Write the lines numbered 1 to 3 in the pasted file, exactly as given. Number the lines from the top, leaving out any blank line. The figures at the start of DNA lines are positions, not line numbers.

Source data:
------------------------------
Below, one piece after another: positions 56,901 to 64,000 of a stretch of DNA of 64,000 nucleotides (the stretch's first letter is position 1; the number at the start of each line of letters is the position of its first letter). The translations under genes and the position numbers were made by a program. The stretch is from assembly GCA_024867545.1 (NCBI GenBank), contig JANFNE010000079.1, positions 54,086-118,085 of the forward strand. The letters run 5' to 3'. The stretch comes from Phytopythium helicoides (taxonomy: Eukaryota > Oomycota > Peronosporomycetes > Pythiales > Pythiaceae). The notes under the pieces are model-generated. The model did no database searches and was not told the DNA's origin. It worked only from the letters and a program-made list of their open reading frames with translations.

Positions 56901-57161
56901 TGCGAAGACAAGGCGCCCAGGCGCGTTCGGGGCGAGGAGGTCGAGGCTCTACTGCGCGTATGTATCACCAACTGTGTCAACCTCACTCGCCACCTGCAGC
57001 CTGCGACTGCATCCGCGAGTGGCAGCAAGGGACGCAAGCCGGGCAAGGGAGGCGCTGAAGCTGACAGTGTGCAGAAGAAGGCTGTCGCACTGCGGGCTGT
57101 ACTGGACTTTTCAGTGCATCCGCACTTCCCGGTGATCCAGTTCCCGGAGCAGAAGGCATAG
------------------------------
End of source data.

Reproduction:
Below, one piece after another: positions 56,901 to 64,000 of a stretch of DNA of 64,000 nucleotides (the stretch's first letter is position 1; the number at the start of each line of letters is the position of its first letter). The translations under genes and the position numbers were made by a program. The stretch is from assembly GCA_024867545.1 (NCBI GenBank), contig JANFNE010000079.1, positions 54,086-118,085 of the forward strand. The letters run 5' to 3'. The stretch comes from Phytopythium helicoides (taxonomy: Eukaryota > Oomycota > Peronosporomycetes > Pythiales > Pythiaceae). The notes under the pieces are model-generated. The model did no database searches and was not told the DNA's origin. It worked only from the letters and a program-made list of their open reading frames with translations.

Positions 56901-57161
56901 TGCGAAGACAAGGCGCCCAGGCGCGTTCGGGGCGAGGAGGTCGAGGCTCTACTGCGCGTATGTATCACCAACTGTGTCAACCTCACTCGCCACCTGCAGC